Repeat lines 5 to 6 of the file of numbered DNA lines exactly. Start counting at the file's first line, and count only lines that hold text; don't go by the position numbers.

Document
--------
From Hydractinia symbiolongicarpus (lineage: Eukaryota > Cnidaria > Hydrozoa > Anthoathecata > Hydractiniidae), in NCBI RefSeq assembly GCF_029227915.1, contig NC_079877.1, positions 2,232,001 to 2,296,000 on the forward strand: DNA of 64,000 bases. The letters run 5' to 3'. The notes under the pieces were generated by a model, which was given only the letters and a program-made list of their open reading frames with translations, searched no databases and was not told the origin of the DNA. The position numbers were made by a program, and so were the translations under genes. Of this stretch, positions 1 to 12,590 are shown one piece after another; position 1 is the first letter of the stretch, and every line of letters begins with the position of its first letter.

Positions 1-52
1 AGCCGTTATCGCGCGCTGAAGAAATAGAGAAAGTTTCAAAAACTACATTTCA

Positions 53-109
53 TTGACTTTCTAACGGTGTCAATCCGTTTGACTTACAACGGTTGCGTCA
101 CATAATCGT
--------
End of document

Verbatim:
53 TTGACTTTCTAACGGTGTCAATCCGTTTGACTTACAACGGTTGCGTCA
101 CATAATCGT